A NORTH Clare woman has been nominated for an American literature award. Doireann Ní Ghríofa from Kilnamona is shortlisted for the Pushcart Prize, which recognizes the best writing published in small presses.
Doireann’s works have appeared in many literary journals in Ireland and internationally, most recently in France, Mexico, USA, Scotland and England.
While Fox, the poem shortlisted for the Pushcart Prize, is in English, Doireann also writes extensively in Irish.
“I was very lucky to have encountered passionate and talented teachers of Irish from my very earliest days at Gaelscoil Mhíchíl Cíosóg in Ennis. Irish is taught there in a very gentle, immersive, conversational way, so that children pick up fluency very quickly. My teachers, Eithne Ní Dhonghaile, Carmel Ní Bheacháin and Domhnall Ó Loinsigh, were also very encouraging of my love of writing.
“In addition to fostering a love for language, they also encouraged me as a writer. It was in the Gaelscoil that I had my first successes in writing competitions. Teachers have always been key for me in my development as a writer. I had a powerful English teacher in secondary school, Mr Moylan. His readings of the poetry of Austin Clarke and Patrick Kavanagh resonated deeply with me as a teenager. My copy of Soundings is quite dog-eared,” she says.
Initially, her poetry found its expression through Irish but now it is in English that Doireann finds her loudest voice.
“When I began to write poetry, I wrote exclusively in Irish and had two collections of poems published and was shortlisted for Irish-language prizes. However, I found that at readings and events, it was useful to have English translations of my work to read as well. So I began to translate my own work and I enjoyed the process so much that I decided to turn my attention fully to English for a while.
“I have really enjoyed the process, as it opened up a wealth of English language poetry to me and I have been experimenting a lot with form, particularly sonnets, sestinas, pantoums and rondelets. It has been like a second apprenticeship to the craft of poetry. I have had much success in terms of publication of my English poems but I still write in Irish as well,” she outlines.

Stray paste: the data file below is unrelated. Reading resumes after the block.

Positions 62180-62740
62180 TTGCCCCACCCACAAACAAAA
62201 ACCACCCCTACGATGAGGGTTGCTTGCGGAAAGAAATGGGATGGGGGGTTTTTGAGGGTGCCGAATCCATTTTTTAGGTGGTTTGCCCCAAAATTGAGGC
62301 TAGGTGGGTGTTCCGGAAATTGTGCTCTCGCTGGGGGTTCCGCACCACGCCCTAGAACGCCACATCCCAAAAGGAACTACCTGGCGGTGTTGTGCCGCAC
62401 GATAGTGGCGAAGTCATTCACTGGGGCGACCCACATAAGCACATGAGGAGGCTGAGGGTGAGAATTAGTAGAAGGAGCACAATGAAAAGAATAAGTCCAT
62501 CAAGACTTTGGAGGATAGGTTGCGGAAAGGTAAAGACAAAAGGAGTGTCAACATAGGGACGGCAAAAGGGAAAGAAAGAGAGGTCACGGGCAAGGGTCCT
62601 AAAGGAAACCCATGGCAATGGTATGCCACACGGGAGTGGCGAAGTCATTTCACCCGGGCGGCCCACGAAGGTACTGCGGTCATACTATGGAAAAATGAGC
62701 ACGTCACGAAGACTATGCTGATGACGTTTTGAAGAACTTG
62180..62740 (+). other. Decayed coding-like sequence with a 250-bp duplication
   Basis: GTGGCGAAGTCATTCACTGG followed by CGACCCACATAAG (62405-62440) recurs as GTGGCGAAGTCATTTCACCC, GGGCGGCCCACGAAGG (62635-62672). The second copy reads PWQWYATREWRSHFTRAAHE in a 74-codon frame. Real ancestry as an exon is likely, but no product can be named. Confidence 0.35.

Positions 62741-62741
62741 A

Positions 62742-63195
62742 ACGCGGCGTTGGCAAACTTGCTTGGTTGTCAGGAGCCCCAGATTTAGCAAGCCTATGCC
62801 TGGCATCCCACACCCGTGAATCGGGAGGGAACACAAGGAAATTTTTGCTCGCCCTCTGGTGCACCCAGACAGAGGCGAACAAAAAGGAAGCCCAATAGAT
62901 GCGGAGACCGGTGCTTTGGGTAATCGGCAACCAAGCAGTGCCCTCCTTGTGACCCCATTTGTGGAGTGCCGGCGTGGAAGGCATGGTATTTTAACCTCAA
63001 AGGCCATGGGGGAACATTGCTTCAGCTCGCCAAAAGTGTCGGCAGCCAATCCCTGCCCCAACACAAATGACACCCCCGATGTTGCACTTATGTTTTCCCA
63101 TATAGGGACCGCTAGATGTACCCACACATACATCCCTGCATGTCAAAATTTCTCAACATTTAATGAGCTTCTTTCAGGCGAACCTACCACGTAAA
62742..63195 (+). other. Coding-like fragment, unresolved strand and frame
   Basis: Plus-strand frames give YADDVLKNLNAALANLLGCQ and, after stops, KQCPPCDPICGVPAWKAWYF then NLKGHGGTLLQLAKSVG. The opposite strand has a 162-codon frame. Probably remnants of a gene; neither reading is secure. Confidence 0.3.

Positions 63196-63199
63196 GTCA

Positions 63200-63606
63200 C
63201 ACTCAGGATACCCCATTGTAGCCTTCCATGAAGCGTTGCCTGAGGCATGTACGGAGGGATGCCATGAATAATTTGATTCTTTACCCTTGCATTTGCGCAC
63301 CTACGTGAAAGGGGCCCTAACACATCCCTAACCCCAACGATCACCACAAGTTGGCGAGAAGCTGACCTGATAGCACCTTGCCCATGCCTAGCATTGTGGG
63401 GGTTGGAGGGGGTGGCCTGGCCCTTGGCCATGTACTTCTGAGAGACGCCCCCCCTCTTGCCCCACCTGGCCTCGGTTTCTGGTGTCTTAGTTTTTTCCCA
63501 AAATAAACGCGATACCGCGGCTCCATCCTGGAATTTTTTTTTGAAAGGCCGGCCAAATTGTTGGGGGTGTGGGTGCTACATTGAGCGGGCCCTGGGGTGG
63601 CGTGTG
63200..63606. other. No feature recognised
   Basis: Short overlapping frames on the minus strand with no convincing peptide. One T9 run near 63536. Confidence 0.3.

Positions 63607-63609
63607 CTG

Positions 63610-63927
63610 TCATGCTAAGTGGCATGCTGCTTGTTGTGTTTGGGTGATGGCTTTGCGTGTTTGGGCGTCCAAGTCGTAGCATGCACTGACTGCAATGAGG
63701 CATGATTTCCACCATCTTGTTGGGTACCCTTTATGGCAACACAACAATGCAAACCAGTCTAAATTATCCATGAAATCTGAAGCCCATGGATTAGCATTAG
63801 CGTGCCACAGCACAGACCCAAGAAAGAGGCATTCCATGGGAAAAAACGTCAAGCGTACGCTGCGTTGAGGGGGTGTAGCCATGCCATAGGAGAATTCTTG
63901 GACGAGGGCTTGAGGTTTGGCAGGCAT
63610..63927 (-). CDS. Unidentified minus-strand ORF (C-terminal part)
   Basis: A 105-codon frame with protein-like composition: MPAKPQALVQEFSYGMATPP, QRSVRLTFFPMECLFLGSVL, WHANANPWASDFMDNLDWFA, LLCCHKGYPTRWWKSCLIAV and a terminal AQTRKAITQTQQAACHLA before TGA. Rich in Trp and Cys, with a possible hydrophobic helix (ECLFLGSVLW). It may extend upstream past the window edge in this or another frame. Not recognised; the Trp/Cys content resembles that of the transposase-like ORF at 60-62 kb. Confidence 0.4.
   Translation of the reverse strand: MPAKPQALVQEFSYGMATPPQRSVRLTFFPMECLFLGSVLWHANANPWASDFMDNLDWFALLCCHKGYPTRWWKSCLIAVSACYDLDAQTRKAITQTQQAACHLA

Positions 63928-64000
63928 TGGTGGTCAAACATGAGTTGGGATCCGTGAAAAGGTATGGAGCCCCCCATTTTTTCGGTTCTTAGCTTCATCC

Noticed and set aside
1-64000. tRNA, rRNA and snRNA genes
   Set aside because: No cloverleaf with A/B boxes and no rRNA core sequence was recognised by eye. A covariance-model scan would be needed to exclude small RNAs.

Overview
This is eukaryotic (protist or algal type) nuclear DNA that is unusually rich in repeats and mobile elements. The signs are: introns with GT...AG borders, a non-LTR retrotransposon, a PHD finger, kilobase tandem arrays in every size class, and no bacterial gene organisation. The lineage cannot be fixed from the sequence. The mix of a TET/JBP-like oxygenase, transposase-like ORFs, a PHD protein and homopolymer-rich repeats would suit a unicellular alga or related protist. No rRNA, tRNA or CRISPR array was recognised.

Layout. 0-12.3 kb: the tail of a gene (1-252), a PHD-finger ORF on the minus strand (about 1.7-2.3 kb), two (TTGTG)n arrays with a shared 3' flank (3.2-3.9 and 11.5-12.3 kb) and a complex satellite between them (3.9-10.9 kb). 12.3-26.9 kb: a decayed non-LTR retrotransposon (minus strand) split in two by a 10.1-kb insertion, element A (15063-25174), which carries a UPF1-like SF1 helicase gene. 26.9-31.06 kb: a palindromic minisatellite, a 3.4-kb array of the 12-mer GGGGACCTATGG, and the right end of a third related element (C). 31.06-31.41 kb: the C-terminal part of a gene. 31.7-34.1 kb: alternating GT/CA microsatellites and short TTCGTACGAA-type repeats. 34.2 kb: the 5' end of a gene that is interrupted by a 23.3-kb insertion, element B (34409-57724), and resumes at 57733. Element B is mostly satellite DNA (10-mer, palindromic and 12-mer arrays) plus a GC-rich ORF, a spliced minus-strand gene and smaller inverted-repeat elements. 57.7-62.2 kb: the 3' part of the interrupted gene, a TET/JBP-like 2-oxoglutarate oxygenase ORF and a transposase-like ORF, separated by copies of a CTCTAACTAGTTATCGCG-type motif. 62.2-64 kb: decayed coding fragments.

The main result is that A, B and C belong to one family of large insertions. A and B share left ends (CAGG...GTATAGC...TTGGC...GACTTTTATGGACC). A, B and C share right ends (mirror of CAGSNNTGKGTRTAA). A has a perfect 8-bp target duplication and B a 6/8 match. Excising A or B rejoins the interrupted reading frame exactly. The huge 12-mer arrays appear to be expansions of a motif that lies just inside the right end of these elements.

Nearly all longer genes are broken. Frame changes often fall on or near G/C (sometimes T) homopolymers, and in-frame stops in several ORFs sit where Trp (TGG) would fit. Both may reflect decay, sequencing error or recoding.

Last year her poem Swallows/Fáinleoga won a major Scottish prize, the Wigtown Award for Gaelic poetry.
Although the mother of three lives in Cork, Clare is still the source of much of her inspiration.
“Every time I come home I feel nourished, creatively. I spend a lot of time at Lough Bourke in Kilmaley, a beautiful area with a great depth of history and folklore. As a child, I loved the stories of the amazing seanchaí Eddie Lenhian, which we had on tapes and videos and I feel that gave me a different lens to look at the landscape around me. He brought a whole dimension of the historical, the fantastical, the mythical to my childhood and I still feel inspired by Clare as a result.
“I also draw inspiration from Clare in terms of spending time with my family and amazing grandmother, Mai Griffin, who is an inspiration to me in many ways. In fact, I have just finished writing a sonnet about her. Clare is always there in my poems, in the personae and landscapes that I evoke. I have yet to write a poem about hurling but it will have to be on the cards now, after the All-Ireland. An Ode to Davy Fitz maybe,” she laughs.
While the 32-year-old has received many accolades for her work, getting nominated for the Pushcart Prize provides further encouragement. She explains how the nomination came about.
“An American literary journal, Rose Red Review, published my poem, Fox, in their summer edition. Their editor contacted me last week to tell me that they had chosen my poem to be nominated for the Pushcart Prize. I am absolutely thrilled to be nominated for such a prestigious international award.
“It is a great validation for my writing. It is a quiet, solitary life being a writer, so it’s hugely encouraging for me to be applauded in this way. It is encouraging to be honoured by this nomination, as I put the finishing touches to my collection of English poems and prepare to submit it to publishers,” she adds.
Doireann was shortlisted for the Jonathan Swift Award and Comórtas Uí Néill both in 2011 and 2012 and was selected for the Poetry Ireland Introductions Series. The winner of the Pushcart Prize will be named early next year.